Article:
Featured in the ‘Heads Together’ section of the MHF 2017-2018 Annual Report.
Success is in his job title, but All in for Youth success coach Ben Hofs is after more for his students: joy.
Ask Ben Hofs what his number 1 priority is and he’ll tell you: investing in strong meaningful relationships. “It’s my driving force. The how of my work is just meat and potatoes.”
A success coach at Eastglen High School for 8 years–2 of them as part of an All in for Youth team–he runs the school’s Breakfast Club. Once a simple meal program, Ben has helped transform the club into a haven for students who feel like they’re on the fringe and don’t know where they belong.
It’s a place to feel comfortable; somewhere teens can play a casual board game or talk to an adult who cares about them.
Students describe the Breakfast Club as “a place for people who don’t have a place.” A sign outside the room playfully pictures the original ragtag bunch from the film of the same name.
In the years before All in for Youth came to the school–what Ben calls the ‘Wild West days’–he was the only extra source of support for the students, and he now jokes that he made it all work with “duct tape, string, and gumption.”
“We had to live with the fact that the net we were using to catch kids falling through the cracks couldn’t catch them all.”
School staff would often encounter barriers they hadn’t anticipated when referring youth to professionals outside the school: “We’d ask a student to go meet an adult they had never met, take multiple bus routes to a building they had never been to—with bus fare they probably didn’t have—and then be surprised when they didn’t go.”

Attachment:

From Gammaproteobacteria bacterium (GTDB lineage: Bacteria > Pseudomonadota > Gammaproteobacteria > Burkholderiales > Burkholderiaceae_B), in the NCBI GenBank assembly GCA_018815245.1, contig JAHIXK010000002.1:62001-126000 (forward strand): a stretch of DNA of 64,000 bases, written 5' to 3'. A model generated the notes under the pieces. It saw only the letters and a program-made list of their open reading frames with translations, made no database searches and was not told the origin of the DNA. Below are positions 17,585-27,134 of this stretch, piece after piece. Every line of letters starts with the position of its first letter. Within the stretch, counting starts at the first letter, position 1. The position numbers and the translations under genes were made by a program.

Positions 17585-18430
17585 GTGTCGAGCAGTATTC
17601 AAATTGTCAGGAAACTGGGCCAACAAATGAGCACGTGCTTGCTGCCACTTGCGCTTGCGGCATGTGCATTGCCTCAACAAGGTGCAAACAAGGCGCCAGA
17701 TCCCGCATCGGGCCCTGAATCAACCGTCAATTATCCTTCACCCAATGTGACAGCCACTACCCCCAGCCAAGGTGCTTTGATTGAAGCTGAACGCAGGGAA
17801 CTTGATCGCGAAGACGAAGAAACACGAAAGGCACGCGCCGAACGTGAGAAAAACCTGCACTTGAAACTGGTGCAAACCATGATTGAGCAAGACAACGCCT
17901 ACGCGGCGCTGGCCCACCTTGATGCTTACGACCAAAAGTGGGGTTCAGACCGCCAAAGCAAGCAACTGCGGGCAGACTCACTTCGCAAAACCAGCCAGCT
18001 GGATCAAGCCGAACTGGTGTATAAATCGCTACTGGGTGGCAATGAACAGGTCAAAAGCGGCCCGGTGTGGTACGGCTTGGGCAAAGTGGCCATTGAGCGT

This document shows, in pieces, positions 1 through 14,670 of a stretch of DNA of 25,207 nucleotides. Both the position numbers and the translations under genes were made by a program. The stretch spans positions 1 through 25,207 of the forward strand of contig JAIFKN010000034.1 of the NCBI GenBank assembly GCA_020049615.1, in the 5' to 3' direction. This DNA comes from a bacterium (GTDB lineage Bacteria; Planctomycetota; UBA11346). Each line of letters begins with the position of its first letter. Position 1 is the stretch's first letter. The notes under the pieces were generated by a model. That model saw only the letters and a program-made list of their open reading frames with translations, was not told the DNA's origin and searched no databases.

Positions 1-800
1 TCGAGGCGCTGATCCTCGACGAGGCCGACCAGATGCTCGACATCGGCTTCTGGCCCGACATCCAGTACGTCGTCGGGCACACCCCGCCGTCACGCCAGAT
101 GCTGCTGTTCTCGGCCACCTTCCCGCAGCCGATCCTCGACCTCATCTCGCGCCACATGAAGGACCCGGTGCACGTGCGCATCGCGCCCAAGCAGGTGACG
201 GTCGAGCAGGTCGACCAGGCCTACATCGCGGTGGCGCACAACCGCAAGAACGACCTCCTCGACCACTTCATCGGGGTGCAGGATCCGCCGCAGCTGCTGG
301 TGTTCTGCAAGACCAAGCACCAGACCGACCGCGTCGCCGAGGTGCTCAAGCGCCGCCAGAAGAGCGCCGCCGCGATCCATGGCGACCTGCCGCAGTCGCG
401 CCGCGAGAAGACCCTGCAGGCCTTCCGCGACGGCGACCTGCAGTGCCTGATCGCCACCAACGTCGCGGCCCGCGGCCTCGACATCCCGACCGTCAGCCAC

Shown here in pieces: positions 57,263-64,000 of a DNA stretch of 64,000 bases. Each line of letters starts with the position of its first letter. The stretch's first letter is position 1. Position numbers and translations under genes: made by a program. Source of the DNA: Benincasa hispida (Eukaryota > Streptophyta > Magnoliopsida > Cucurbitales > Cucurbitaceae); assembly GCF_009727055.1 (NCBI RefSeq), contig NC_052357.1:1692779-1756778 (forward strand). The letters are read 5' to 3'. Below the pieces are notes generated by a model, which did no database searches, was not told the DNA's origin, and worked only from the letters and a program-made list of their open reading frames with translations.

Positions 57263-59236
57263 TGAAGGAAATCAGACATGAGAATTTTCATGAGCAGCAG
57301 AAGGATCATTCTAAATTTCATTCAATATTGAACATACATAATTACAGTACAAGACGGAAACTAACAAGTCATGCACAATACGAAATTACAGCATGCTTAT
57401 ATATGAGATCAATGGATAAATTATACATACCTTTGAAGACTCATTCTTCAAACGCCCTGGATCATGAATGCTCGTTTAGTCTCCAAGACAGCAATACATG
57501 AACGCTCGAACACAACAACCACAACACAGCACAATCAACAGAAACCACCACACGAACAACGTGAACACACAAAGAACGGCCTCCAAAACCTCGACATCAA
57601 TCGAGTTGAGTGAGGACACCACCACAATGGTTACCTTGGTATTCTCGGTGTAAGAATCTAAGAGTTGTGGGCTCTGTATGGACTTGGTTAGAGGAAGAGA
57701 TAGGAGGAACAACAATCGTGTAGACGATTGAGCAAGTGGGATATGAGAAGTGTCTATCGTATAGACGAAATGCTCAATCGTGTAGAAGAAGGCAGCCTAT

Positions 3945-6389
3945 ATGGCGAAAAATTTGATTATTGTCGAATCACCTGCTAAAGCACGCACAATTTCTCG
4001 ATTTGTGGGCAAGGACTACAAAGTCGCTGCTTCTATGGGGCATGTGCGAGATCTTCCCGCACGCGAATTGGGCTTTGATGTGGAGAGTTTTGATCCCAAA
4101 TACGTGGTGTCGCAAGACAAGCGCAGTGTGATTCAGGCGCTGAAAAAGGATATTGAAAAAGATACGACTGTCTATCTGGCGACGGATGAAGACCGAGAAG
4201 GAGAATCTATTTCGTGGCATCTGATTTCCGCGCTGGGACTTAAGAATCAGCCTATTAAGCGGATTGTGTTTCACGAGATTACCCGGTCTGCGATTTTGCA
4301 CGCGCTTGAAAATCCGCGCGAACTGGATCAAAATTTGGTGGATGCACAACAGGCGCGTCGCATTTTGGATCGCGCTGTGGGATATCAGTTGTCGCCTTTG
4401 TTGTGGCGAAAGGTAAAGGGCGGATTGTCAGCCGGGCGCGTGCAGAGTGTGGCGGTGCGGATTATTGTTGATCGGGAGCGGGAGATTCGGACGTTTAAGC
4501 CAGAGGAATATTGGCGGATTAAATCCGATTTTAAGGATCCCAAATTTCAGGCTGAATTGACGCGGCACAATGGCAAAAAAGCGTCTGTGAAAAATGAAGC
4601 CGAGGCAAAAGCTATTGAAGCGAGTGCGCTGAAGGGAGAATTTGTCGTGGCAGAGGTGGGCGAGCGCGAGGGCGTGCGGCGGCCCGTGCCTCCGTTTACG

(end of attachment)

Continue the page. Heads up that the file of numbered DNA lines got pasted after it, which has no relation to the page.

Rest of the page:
They had good intentions and a vision, but not the means to realize it. Not so, anymore.
Now we’re fully funded. It’s dramatically impacted the culture at the schools we’re in. It’s changed how big we can think, and how well we can respond. I would compare our former state to an army hospital triage and now we’re like a community health centre.
With the support of All in for Youth, all the necessary support workers are under one roof, collaborating to respond to their students’ needs. As one of two success coaches on the team, Ben’s role looks very different day to day. “Some days I’m a social worker, some days I’m a crisis worker, some days I’m a friend; other days, I’m just a guy moving furniture.”
Ben found himself playing the latter role when one of his students–who lives on his own–needed to move apartments. The problem was, he didn’t have a truck. Ben got some friends together and spent a day as a mover. “It was a gong show–that kind of thing always is–but there was something special about sitting in the packed truck at the end of the day, heading over to his new place. You can’t recreate it, that’s real-time action, responding to the needs of students.”
It’s a perfect example of how building relationships pays off in the long-term. “That student now knows he can come to me when he needs help, because he knows I’ll come through.”
Ben recently supported a student during an 87-day stay at Alberta Hospital Edmonton (AHE). Before attending Eastglen for grade 10,Patrick* hadn’t come to regular school in 6 years; he had spent most of his life moving in and out of supportive care. Struggle was common at home–he had experienced significant trauma as a result of his tumultuous relationship with his mother–and over grade 11 Christmas break, he was kicked out of the house, forced to spend his nights in a homeless shelter.
Patrick, says Ben, is the most kind-hearted kid he knows. “He’s the kind of kid who stops and picks up garbage on the ground, or declines gifts so others he believes more in need can have them.”
But after he had to leave home, he spiralled, experiencing a psychotic break that led him to trespass and get committed to the hospital. “His life disintegrated in a matter of days.” Patrick got transferred to AHE, and because he had just turned 18, he was placed in the adult ward. “He understood that he had fallen apart and needed help, but it was really sad to see him in open units with adults with severe mental illness.”